# What is the difference between naive and adjusted p-values in a GWAS study?

What is the difference between a naive p-value and an adjusted p-value in the results of a GWAS study? See from this paper:

After Bonferroni adjustment, a single gene, DCTN4 (encoding dynactin 4) on chromosome 5q33.1, was significantly associated with time to chronic P. aeruginosa infection (naïve P = 2.2 × 10−6; adjusted P = 0.025; Supplementary Fig. 1).

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Why did they even report it? Because the adjusted isn’t below their significance level? Well, tough luck! – Konrad Rudolph Jul 31 '12 at 18:56
Agree, including the unadjusted p-value is just waving around a big red herring. – Richard Smith-Unna Jul 31 '12 at 19:38
Hummm, do you think they included the unadjusted p-value because the adjusted p-value is not very good? – 719016 Aug 1 '12 at 10:09
No idea. For the normal 5% threshold, the adjusted p-value is actually still significant. I’ve seen several times that an unadjusted p-value was reported in papers without any explanation why that was done. Maybe the researchers just report what the software gives them without questioning whether it makes sense. – Konrad Rudolph Aug 1 '12 at 11:26
Please consider accepting some of the answers to your previous questions. – Fomite Aug 11 '12 at 21:29

There’s an XKCD comic which explains the problem. Unfortunately, that comic is too big to post here. Briefly, a p-value of 0.1 says (roughly) that there’s a 10% chance (0.1) of the observed result being as extreme1 as it is simply due to chance (sampling variation from a population), assuming the null hypothesis is true.

Often, 5% is more or less arbitrarily chosen as “cut-off”: results with p-values below that (which occur by chance 1 time out of 20) are called significant – results above are insignificant.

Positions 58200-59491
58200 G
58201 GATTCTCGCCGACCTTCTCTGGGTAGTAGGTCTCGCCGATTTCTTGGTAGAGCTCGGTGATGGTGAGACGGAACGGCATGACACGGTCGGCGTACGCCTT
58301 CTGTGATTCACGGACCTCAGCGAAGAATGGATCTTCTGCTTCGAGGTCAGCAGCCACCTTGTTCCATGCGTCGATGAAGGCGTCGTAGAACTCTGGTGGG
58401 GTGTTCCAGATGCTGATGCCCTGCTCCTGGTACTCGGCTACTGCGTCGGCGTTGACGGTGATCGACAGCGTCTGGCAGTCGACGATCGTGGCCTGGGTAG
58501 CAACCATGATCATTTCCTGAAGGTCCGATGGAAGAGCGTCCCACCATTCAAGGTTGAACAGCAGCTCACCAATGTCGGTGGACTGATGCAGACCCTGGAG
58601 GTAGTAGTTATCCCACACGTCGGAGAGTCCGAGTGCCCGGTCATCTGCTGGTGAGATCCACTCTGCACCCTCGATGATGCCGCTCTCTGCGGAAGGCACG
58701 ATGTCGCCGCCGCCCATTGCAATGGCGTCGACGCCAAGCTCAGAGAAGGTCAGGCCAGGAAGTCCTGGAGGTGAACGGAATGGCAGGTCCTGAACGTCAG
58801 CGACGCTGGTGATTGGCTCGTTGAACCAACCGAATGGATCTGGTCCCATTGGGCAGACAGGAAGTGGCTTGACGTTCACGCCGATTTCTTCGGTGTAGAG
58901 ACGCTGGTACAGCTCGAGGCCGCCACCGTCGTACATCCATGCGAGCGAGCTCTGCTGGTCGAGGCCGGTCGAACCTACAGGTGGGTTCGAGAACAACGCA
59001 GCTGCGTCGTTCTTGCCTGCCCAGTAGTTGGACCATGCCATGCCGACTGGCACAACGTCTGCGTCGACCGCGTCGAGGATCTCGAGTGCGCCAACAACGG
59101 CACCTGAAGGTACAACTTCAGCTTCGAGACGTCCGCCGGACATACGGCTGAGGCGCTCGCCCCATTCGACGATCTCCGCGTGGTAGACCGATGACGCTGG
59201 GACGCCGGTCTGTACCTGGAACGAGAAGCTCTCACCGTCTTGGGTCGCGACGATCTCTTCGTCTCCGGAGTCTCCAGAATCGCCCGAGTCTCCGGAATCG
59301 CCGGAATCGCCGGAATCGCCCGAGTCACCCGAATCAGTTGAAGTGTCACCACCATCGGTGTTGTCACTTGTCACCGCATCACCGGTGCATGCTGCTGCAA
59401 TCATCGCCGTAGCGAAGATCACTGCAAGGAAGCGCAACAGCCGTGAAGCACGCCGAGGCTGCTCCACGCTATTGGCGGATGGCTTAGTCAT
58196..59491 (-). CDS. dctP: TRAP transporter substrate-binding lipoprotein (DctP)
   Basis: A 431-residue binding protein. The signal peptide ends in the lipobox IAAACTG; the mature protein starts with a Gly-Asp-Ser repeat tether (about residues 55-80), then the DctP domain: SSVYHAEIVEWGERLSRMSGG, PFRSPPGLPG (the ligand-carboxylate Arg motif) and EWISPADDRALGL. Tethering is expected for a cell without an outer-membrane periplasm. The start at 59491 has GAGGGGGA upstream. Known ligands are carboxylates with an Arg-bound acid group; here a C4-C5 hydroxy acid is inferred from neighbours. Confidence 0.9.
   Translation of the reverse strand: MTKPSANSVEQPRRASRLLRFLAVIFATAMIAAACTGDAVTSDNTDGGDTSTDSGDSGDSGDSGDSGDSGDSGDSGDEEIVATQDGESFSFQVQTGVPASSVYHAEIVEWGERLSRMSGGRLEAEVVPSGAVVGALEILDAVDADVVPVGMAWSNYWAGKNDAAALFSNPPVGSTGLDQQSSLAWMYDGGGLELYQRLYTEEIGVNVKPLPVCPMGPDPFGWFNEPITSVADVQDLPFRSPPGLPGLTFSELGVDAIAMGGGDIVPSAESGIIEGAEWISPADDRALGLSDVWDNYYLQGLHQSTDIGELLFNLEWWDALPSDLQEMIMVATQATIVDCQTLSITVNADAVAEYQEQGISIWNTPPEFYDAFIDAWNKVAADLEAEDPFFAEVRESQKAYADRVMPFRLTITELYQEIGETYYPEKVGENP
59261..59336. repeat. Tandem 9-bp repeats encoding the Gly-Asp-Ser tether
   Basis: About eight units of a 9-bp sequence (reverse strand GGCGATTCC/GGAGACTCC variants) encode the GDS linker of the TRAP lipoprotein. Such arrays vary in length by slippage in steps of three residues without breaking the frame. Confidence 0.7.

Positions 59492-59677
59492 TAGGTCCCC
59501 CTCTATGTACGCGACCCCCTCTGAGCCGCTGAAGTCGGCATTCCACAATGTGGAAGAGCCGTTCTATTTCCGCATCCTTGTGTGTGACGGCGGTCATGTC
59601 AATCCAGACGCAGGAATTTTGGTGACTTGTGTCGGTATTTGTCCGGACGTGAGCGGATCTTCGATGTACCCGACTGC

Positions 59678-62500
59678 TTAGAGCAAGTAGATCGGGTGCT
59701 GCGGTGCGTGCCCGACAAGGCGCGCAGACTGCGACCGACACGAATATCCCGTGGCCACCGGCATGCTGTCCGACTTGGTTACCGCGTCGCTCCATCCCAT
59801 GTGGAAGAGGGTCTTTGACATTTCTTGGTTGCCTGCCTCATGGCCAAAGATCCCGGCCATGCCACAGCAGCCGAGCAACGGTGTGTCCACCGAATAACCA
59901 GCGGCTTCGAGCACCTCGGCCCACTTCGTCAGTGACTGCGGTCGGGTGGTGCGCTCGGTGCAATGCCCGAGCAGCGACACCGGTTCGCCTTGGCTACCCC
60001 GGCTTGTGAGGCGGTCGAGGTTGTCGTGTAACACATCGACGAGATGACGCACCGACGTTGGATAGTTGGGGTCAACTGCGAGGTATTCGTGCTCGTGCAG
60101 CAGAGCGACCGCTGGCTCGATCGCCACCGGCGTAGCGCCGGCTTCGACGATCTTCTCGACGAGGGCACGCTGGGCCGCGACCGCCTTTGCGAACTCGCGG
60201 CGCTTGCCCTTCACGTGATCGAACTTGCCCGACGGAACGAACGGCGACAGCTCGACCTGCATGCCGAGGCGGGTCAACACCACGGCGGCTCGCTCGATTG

However, this directly implies that when doing multiple studies, say 20, there’s a very high chance of getting a “significant” result by pure chance, without there being a real effect.

GWAS studies essentially perform experiments on many (hundreds or thousands) of factors simultaneously. Therefore, reporting the pure p-values would be very misleading since there would be a lot of spurious results with “significant” p-values. The probability of getting one or more spurious hits is called the familywise error rate (FWER).

The FWER can be reduced by adjusting the p values, for instance by performing the Bonferroni correction. The resulting p-values are quite a bit higher, which reflects the reduced certainty that the result is due to chance, i.e. the reduced significance.

It doesn’t generally make sense to report the unadjusted p-value. It was probably reported here because correcting for FWER is quite conservative (i.e. it trades a low false-positive rate for an increased false-negative rate) and the authors feared that the adjusted p-value looked less impressive than it should. This involves a fair bit of interpretation.

1 extreme = different from the expected result under the null hypothesis

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I would have liked to +2 this: +1 for an excellent, precise answer and +1 for xkcdification. – Richard Smith-Unna Jul 31 '12 at 19:36

I'd argue this actually belongs on CrossValidated.

Essentially, the problem is one of how a GWAS study is conducted. By looking over an entire genome for associations, you're actually conducting thousands or millions of experiments, not the single experiment most statistics were designed to handle. As such, you're going to find many results that meet the traditional threshold for "significance" purely by chance.

Early genomics studies had this problem - they'd generate tons of false-positives, and because of the numbers involved, their very small p-values would give an incorrect perception of the precision of their results. One way to handle this is to adjust for multiple comparisons to essentially penalize the p-value to enable you to still use the p < 0.05 threshold.

Another very common choice is to recognize that 0.05 is something of an arbitrary boundary, and simply choose a much, much stricter criteria for significance. This is, as far as I'm aware, what most state of the art GWAS epidemiology studies do.

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Indeed. Bonferroni p-value correction simply divides the desired confidence (usually 95%: 0.05) by the number of independent tests performed - this gives you an adjusted 95% cut-off for significance. Alternatively, the Benjamini-Hochberg method actually adjusts the individual p-values after you have performed all your tests (see the "False discovery rate" wiki en.wikipedia.org/wiki/False_discovery_rate) – Luke Aug 13 '12 at 15:17